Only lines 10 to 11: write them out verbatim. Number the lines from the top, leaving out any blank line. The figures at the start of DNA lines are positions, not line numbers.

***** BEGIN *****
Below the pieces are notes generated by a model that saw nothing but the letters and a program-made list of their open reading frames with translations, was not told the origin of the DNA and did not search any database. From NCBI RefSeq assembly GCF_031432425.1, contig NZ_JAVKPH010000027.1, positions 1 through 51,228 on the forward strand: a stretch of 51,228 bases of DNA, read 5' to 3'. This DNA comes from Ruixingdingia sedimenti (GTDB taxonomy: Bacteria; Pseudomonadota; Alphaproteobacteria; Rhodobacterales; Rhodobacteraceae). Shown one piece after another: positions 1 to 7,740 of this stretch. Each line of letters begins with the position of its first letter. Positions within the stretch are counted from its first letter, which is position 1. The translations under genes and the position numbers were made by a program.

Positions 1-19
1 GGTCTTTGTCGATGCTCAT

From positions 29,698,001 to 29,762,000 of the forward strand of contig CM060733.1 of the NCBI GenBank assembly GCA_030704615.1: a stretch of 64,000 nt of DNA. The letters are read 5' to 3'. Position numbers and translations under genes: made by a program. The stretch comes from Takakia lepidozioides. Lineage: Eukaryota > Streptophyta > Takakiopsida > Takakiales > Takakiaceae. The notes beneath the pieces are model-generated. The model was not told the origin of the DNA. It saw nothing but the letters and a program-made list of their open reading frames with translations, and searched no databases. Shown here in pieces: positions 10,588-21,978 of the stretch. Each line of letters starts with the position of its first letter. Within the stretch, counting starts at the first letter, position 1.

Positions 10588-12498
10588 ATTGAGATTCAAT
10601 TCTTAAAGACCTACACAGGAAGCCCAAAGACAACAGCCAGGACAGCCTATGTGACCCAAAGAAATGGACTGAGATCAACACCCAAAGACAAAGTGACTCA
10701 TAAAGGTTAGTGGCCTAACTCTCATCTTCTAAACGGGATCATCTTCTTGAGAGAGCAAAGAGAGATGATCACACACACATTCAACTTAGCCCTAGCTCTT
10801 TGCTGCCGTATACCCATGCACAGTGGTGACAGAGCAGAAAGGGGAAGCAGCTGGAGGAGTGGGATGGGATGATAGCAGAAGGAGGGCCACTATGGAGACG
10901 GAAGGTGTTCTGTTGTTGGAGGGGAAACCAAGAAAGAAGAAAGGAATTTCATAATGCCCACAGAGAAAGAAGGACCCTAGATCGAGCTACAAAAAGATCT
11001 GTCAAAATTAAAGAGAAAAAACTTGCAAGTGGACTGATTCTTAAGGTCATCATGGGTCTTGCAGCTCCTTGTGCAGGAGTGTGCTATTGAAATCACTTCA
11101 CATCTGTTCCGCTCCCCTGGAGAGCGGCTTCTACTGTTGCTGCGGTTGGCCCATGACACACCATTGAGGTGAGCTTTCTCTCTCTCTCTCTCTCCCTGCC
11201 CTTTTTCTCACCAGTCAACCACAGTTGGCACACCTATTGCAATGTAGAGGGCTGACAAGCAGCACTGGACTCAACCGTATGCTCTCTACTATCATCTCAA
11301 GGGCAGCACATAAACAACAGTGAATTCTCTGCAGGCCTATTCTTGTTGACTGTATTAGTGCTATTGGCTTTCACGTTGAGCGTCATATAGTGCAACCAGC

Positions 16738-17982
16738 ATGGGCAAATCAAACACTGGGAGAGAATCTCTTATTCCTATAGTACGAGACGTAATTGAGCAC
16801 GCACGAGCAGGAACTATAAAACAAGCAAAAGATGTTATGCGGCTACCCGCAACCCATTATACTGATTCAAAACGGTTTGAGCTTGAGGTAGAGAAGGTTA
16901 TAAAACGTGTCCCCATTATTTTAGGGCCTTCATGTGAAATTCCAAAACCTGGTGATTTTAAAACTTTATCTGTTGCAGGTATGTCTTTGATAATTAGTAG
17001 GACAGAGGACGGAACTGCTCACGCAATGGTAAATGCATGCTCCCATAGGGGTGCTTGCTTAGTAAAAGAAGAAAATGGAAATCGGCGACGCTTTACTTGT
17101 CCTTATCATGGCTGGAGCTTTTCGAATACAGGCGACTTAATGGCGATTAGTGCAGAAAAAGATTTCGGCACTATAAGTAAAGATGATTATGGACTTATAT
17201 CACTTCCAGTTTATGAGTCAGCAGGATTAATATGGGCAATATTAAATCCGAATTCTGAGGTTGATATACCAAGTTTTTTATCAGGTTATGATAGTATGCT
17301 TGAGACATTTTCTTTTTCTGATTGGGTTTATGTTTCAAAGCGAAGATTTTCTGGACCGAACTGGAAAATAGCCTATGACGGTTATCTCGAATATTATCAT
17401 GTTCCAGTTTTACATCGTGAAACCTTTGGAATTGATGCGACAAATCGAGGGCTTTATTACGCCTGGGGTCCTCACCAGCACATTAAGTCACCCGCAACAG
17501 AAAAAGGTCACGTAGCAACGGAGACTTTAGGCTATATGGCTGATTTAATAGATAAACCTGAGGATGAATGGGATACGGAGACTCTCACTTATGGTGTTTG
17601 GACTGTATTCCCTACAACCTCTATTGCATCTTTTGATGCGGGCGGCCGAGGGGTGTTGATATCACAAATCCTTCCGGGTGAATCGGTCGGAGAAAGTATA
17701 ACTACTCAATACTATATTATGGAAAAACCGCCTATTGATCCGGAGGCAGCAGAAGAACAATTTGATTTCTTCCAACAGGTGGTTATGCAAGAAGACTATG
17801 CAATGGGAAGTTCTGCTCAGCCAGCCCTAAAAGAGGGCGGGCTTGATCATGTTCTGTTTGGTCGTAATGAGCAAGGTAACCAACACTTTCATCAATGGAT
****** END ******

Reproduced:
10901 GAAGGTGTTCTGTTGTTGGAGGGGAAACCAAGAAAGAAGAAAGGAATTTCATAATGCCCACAGAGAAAGAAGGACCCTAGATCGAGCTACAAAAAGATCT
11001 GTCAAAATTAAAGAGAAAAAACTTGCAAGTGGACTGATTCTTAAGGTCATCATGGGTCTTGCAGCTCCTTGTGCAGGAGTGTGCTATTGAAATCACTTCA